The technical term for this in the world of strength and conditioning is a periodization.  A periodization can be long or short.  The objective is to move the athlete as far to optimum with their conditioning as possible in the time devoted to this training.   The Eastern Bloc athletes were utilizing 10 year periodization for some of their athletes.  Every workout builds on the next.  There are a number of different approaches to the periodization.  Undulating, and linear are the two most common. 

Most of the time strength coaches do not have 10 years of training time with an athlete.  I have always believed that the real product of a great strength coach is time.  An athlete has a depreciating asset with a limited window for greatness. With good coaches the athlete can have much greater production in their sport within their window of productive years.  In other words they are much fitter earlier in their career with great strength and conditioning coaching. 

If all you had to do was exercise to get really fit then all pro athletes would just play their sport and do nothing else but their respective sport for improvements in fitness and then rely on their genetic gifts.  This would be an ineffective method to realize peak performance in elite athletes.     The difference between what the average person does to improve fitness and what we provide our client’s  as strength coaches is prescribed exercise. Typically the average person randomly determines the exercise prescription.  Or they take a class that prescribes only one type of exercise without any consideration to what would be the most effective training for their desired result.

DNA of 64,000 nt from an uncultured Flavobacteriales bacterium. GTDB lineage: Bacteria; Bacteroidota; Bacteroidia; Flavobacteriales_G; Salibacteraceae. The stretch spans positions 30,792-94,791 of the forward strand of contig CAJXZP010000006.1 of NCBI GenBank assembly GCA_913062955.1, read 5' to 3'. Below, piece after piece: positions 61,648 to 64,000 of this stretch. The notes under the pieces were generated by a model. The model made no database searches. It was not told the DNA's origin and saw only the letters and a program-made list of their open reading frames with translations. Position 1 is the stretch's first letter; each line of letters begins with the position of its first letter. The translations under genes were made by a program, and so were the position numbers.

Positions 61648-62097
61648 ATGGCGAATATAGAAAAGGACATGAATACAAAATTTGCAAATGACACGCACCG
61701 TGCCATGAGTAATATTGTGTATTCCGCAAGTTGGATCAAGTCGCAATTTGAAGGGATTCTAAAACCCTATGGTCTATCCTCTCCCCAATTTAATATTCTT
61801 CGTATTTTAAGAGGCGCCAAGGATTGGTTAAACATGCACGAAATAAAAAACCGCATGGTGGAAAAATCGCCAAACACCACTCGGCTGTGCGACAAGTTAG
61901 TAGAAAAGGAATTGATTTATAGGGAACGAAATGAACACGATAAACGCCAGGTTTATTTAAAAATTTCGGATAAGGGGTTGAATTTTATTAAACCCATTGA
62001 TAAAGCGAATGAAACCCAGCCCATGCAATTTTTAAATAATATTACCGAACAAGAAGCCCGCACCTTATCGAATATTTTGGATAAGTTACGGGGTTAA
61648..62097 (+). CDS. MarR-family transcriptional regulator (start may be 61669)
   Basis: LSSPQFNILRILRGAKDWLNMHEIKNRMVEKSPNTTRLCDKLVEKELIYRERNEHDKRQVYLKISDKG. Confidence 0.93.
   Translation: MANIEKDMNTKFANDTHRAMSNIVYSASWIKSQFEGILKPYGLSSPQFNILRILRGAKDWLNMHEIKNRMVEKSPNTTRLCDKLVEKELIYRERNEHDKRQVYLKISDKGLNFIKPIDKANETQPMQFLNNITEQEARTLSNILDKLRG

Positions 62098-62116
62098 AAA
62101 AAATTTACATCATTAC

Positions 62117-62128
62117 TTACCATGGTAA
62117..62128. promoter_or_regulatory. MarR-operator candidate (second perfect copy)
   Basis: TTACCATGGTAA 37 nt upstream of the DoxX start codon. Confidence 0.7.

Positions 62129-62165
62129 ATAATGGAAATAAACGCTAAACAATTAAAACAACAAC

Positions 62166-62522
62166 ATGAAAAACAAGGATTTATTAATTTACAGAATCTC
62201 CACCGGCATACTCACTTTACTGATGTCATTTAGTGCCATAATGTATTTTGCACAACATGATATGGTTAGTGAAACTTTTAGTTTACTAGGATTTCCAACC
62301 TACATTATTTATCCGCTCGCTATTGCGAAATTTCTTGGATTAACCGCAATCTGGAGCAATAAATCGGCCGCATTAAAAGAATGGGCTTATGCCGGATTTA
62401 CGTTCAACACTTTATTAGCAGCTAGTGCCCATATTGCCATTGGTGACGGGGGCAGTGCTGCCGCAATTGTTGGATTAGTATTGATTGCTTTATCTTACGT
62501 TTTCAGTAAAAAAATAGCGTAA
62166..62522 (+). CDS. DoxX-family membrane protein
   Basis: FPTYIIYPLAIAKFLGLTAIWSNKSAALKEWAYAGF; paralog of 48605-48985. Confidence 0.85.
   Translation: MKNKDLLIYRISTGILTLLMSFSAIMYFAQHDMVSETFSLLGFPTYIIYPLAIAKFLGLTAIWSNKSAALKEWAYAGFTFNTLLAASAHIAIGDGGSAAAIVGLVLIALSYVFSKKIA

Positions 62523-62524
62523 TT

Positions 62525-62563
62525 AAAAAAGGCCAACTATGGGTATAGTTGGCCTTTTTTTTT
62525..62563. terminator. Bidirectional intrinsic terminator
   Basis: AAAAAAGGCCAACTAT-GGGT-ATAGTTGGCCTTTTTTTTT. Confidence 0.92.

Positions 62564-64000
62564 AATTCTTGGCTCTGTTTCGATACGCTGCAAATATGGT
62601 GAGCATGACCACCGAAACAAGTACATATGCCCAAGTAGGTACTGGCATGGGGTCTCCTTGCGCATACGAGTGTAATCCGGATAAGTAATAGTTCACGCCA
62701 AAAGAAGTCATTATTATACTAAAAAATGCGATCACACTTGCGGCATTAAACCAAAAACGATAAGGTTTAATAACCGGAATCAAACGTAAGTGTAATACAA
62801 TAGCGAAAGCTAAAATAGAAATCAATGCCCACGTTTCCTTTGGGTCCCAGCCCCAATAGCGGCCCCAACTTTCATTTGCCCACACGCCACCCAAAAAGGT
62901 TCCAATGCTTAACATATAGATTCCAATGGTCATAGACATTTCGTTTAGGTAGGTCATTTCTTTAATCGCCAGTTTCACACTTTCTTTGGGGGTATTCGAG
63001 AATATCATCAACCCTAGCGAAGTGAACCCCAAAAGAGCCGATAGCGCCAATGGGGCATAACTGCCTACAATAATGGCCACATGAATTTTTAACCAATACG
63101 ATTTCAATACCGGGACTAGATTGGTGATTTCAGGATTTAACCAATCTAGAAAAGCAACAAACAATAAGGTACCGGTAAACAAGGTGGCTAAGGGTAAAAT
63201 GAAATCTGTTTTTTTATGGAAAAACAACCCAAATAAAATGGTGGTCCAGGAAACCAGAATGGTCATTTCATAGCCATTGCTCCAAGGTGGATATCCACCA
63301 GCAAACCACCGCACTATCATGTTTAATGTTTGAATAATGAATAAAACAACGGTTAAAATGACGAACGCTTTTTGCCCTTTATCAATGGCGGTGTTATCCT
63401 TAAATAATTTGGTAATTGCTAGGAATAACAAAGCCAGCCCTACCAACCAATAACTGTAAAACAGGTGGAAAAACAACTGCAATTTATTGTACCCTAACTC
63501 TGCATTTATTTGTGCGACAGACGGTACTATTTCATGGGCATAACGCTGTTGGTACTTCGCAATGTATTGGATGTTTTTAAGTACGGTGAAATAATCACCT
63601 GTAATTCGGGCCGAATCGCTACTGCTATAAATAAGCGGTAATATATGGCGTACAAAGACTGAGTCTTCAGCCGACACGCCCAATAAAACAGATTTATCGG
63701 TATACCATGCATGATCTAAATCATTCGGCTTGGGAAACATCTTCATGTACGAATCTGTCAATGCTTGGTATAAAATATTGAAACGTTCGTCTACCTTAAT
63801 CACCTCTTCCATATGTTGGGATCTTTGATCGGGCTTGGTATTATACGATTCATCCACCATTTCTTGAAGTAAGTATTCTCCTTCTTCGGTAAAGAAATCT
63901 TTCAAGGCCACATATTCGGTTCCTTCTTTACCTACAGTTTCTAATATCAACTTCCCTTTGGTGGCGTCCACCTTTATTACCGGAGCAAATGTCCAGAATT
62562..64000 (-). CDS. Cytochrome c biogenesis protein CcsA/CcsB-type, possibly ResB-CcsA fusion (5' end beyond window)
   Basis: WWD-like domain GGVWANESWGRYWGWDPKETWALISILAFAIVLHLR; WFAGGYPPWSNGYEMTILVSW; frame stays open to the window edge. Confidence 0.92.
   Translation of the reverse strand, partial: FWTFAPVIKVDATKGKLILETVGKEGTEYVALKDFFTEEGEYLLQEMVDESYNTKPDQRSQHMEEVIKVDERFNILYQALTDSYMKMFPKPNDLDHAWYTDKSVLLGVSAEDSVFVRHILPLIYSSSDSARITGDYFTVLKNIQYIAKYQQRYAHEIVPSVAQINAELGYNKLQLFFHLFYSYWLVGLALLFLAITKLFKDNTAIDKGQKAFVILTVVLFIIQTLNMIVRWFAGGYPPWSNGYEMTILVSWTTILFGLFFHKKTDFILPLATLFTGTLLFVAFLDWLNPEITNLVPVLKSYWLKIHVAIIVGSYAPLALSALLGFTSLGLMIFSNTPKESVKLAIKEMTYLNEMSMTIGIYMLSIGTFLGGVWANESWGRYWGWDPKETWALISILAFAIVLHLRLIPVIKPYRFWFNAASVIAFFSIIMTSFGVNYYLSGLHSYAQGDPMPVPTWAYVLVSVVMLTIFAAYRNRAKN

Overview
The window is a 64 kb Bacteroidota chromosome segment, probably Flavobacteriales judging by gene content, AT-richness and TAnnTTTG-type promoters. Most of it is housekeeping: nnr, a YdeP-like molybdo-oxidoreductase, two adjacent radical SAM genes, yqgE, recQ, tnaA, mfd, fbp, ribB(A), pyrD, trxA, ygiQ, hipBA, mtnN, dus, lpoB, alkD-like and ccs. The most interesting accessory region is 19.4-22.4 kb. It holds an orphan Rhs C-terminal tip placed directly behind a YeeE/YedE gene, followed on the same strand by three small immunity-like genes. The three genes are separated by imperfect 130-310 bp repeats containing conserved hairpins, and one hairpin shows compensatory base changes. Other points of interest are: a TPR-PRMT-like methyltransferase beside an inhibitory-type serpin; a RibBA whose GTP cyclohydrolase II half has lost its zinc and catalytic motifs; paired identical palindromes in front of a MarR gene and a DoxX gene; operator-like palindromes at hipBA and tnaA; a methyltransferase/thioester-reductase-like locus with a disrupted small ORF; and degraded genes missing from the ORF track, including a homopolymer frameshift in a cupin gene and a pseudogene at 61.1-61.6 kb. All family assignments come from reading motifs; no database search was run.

The problem with this approach is that the average person spends countless hours of wasted time with little or no improvement.  It would be like a doctor prescribing hemorrhoid cream for bi-polar disorder.  The person may see some result but very unlikely.    Dependent on what the diagnosis is for the athlete’s current level of capability, maturity, strengths and weaknesses, and what the specific sport requires, we will prescribe the appropriate activity to fit the overarching strategy we have developed for that particular athlete.  There are a number of components that go into designing this strategy. In order to obtain the greatest result in the shortest time each workout is a link in a bigger chain.    I have discussed this in previous blog entries.  It is what is typically lacking in most training programs.  Most people focus only on the exercise component and not the training and coaching part of the equation. Exercise is better than nothing, however I think most people would like to see positive results in the shortest time and ongoing improvement in their level of fitness and body composition for the effort.  Without considerable thought put into the prescription of exercise there is typically failure which is exemplified in slow or no change in body composition and fitness.   If you are struggling with your training this is typically the problem.  Unfortunately, it is not always so easy to solve unless you find someone who can effectively design a program.  Program design is a dynamic process.  How the individual adapts to the exercise determines progressions, rest, intensity, volume, and type of exercises.  This is typically where the wheels come off in the process.

So think about the difference between exercise and training and you will have a much better chance for success in your fitness and body composition. 


Truth in Fitness!

Jacques DeVore, CSCS Primal Health Coach Certified